Summary of The Ascent of Money

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Rating

9

Qualities

  • Comprehensive
  • Overview
  • Engaging

Recommendation

Niall Ferguson offers a comprehensive collection of anecdotes and observations about the development of finance. He begins with a brief discussion of pre-money societies. Then, he carries you through the birth of banking in Renaissance Italy, the 18th-century Mississippi and South Sea bubbles, the role of Nathan Mayer Rothschild in the Napoleonic Wars, and the 20th-century transition from the gold standard to free-market derivatives and currency trading. getAbstract finds Ferguson’s book eminently readable, entertaining and informative. One caveat: the author’s approach is more that of a journalist than a historian, so he does not advance much of a comprehensive theory to explain the events he discusses, even the ones that are still occurring, notably, the financial crisis that began in 2008. This tasty financial history thoroughly covers who, what, when, where and how, a feast of facts with not quite enough “why” for dessert.

About the Author

Niall Ferguson is Laurence A. Tisch professor of history at Harvard University, senior research fellow of Jesus College, Oxford University, and a senior fellow of the Hoover Institution, Stanford University. His books include Paper and Iron, The House of Rothschild, The Pity of War, The Cash Nexus, Empire, Colossus and The War of the World.

 

Summary

The Mountain of Money

Idealists beginning with Karl Marx have excoriated money and the “cash nexus” that they believe threatens human relationships. However, the only societies that existed without money were singularly ill-equipped to survive. Hunter-gatherer cultures lacked money and had remarkably high rates of violent deaths. The Inca Empire had no money, but Francisco Pizarro – who was very interested in money – conquered it almost single-handedly. In Bolivia, he and his men discovered a mountain of silver ore they called Cerro Rico (“rich hill”). They sent tens of thousands of tons of silver back to Spain, which discovered something new and strange: All this money did not make it rich. The increase in the money supply merely led to increased prices. In some ways, Spain’s silver impoverished it by preventing the development of the viable industries and democratic governmental structures that could have helped it fit a changing world.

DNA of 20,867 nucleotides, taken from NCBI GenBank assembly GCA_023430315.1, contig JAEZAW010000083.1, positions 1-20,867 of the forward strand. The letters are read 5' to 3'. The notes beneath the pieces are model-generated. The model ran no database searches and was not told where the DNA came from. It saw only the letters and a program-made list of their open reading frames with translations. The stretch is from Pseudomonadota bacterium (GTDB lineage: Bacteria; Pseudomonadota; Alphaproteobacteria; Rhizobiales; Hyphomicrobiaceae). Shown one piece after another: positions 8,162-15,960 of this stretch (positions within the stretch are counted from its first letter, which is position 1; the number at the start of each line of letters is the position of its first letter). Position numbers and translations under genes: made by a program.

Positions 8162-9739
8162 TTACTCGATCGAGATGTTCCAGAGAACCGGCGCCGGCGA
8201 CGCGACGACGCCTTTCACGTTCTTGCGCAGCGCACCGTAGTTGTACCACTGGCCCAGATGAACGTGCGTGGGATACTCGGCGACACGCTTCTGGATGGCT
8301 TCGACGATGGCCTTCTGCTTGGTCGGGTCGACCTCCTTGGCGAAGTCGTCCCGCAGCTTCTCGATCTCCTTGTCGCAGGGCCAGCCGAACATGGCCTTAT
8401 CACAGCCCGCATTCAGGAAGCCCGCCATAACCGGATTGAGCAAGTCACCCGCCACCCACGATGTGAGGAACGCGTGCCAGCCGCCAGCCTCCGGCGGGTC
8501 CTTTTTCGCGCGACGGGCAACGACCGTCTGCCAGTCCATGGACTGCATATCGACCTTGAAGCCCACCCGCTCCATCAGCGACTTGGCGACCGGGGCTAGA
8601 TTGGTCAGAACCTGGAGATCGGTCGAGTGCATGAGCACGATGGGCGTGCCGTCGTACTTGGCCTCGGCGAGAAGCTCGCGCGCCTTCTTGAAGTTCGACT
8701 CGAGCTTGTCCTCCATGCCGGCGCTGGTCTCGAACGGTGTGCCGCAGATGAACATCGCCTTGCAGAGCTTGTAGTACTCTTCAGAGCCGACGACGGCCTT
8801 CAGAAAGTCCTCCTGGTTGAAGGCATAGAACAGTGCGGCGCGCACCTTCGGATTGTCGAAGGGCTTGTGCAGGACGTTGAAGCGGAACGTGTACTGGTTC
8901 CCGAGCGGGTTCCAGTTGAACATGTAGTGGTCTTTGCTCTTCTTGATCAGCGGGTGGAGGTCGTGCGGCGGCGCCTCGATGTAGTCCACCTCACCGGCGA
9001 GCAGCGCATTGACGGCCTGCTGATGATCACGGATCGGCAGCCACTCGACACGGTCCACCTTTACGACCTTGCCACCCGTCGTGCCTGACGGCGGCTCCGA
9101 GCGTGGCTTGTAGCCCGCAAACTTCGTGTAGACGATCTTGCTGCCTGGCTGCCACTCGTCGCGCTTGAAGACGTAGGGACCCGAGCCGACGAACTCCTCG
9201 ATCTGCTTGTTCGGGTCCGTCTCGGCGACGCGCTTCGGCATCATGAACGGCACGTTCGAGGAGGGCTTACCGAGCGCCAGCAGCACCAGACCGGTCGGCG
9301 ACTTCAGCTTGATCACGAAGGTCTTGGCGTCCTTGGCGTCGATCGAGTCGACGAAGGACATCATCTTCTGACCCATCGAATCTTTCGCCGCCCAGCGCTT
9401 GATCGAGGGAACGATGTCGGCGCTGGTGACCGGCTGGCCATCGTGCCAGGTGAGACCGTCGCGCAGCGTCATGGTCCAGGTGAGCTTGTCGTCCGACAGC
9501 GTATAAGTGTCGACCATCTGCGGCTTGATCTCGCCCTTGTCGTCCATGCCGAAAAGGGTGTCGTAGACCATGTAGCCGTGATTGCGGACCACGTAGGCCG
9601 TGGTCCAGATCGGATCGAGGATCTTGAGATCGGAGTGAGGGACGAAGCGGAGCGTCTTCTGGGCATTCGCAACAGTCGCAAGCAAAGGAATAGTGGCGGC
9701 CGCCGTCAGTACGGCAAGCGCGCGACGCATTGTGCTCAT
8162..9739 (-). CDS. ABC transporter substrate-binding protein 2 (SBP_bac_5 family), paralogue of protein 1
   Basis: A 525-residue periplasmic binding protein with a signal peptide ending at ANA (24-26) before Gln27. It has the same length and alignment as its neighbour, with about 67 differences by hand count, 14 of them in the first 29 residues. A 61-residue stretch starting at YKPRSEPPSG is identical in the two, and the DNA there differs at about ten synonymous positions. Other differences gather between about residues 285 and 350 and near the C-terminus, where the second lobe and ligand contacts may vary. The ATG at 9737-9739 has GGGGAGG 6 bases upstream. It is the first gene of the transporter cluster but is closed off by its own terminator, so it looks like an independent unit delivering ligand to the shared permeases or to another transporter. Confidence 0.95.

The Birth of Banking

Meanwhile, in Italy, the Medici played midwife to the distinctly modern institution of banking. There, as elsewhere, people who needed credit had to use high-interest loan sharks who encouraged...


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